You'd be forgiven for missing Tunic's appearance during Microsoft's E3 2018 media briefing, sandwiched as it was between reveals for mega blockbusters such as Halo and Gears of War.
But this indie game, which one developer has spent over three years crafting, is certainly worth a closer look - and it's got one unique mechanic in particular I think is super cool.
At first glance, Tunic looks like Zelda viewed from an isometric perspective, except instead of playing as a young elf-like boy you play as a fox. There's more to the game than that, of course, but the influence of Nintendo's early Zelda games cannot be denied here. I mean, it's called Tunic, after all.
"You brought up Zelda," developer Andrew Shouldice said during a meeting at E3.
"You're probably not going to find a puzzle dungeon. You're not going to be like, okay I push the blocks. If it's similar to a game of that franchise, it would be most similar to Zelda 1, where you're just plopped into a world and you're like, apparently there are some dungeons here. Let's go find them."
Tunic, ultimately, is about a few things, Shouldice explained: exploring the countryside, fighting monsters and finding secrets.
There's a lot of exploration as you make your way through the world (and yes, you can move through and chop down tall grass). You find items, such as a sword and shield (and yes, you can smash pots). And, when it comes to combat, you can hold down the left trigger to do a perspective-shifting, circle-strafing of your target. With left trigger reserved for Tunic's equivalent of Z-targeting and right trigger reserved for raising your shield, the game has a neat "clench" feel to it. "If you're ever getting spooked you just sort of clench the controller and you'll turn and face the nearest foe," Shouldice said.
The combat looks a lot like Zelda's, too, although there's a Dark Souls-esque tinge to it. You can parry with your shield - if you time it just right - dodge enemy attacks using the invincibility frames granted by the combat roll, and, eventually, perform some pretty elaborate attacks using a shared magic meter. Tunic has checkpoints which recharge your meter, but also set a respawn point for when you die. Expect Tunic to offer a tricky, troublesome experience when it comes to combat. It doesn't sound ultra hard, but the idea is you should feel like you're intruding.
And, like The Legend of Zelda games, which splash Hylian all over their game worlds, Tunic has a mysterious language all of its own. It looks like this:
This mysterious language taps into the finding secrets element of Tunic. The mysteriousness of the Zelda universe has always excited me. The worlds are build upon secrets and revelations and an ancientness I find enormously compelling. Tunic taps into that.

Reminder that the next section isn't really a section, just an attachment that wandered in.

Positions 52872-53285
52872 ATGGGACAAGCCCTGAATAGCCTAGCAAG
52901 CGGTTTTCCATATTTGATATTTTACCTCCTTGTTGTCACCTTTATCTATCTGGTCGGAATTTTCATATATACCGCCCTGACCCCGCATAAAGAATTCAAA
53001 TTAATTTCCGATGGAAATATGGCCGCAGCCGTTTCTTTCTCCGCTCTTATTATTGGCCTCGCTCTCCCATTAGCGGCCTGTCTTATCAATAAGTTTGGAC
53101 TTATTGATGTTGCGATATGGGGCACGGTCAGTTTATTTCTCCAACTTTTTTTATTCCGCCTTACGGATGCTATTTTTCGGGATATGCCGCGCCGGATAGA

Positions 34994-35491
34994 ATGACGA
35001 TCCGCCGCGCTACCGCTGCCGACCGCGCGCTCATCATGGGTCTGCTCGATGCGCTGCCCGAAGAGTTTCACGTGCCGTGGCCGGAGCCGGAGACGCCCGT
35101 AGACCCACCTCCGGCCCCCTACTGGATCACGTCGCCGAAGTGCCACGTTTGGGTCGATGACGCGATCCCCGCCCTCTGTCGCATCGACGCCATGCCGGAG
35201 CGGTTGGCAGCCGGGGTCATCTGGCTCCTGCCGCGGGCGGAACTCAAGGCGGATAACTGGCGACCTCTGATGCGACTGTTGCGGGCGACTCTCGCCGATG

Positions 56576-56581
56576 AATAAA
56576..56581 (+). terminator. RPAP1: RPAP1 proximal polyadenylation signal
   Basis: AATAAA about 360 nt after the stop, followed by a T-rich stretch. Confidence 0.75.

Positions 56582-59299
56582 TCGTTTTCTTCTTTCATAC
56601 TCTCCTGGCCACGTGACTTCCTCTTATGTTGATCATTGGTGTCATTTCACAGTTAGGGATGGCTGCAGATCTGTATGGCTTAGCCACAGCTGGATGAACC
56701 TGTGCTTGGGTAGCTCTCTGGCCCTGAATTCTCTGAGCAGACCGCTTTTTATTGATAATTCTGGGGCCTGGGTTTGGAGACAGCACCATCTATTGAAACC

One of the coolest ways this manifests itself in the game is via its instruction manual, the pages of which are actual secrets to find. This means Tunic hides instruction manual pages for the game you're playing in the game you're playing, which I absolutely love.
Here's the first one you find in Tunic:
This image shows the controls for Tunic, hand drawn with its mysterious language.
"This one's pretty mundane - it's just the controls, a lot of which people have intuited so far," Shouldice said. "But if you look closely there might be some extra stuff there, and some more maybe profound secrets are going to be found in those manual pages."
And here's its back page, which shows item values with the same mysterious language.
Shouldice told Eurogamer this feature was inspired by his time reading hard-to-understand instruction manuals as a kid.
"My next-door neighbour when I was a kid had a bunch of video games kicking around," he said.
"They were playing them and so I just had the manuals. I was leafing through them and seeing those weird squirly hand-drawn pictures in margins - that sort of stuff is exciting to me. What is this? What does this weird orb do that's in the manual that's got a bunch of weird text next to it? I don't know! That's exciting.
"That feeling of leafing through something and not fully understanding it, but knowing it's trying to tell something to you is super appealing to me.
"Final Fantasy 1 shipped in North America with this big fat manual and it was like, here's how you play role-playing games. Step by step, let's go through and show you which equipment to buy, or whatever. Even though that was in English, it still felt like you were poring over a manuscript, interpreting these maps. That's super exciting to me.
"Just add to that that it's got this weird cryptic language. I hope people are going to have a good time looking at this thing and thinking, I don't even know where to start."
Shouldice's personal story rekindled memories of my own time spent trying to make sense of game manuals as a kid. I'll never forget the time my parents imported the Japanese version of Street Fighter 2 on the SNES for my birthday and I spent hours trying to make sense of the special move list (I couldn't for the life of me work out the input command for Zangief's spinning piledriver!).
I also remember a sense of wonder from reading game manuals. These mini lore books were in some cases as good as the games they were designed to explain. Wing Commander 3's manual, for example, was a treasure trove of background information - and its descriptions of the game's various spaceships entranced young teen me for hours. One lovely touch I noticed about Tunic is you can ever so slightly rotate the manual pages you find with the right stick, lending them a physicality in the virtual world. You get the feeling you might be able to reach out and turn the pages yourself, the way you used to be able to do as a child.
So, Tunic pushes my buttons. I love old-school Zelda, I love mysterious game worlds, and I love game manuals. One to watch!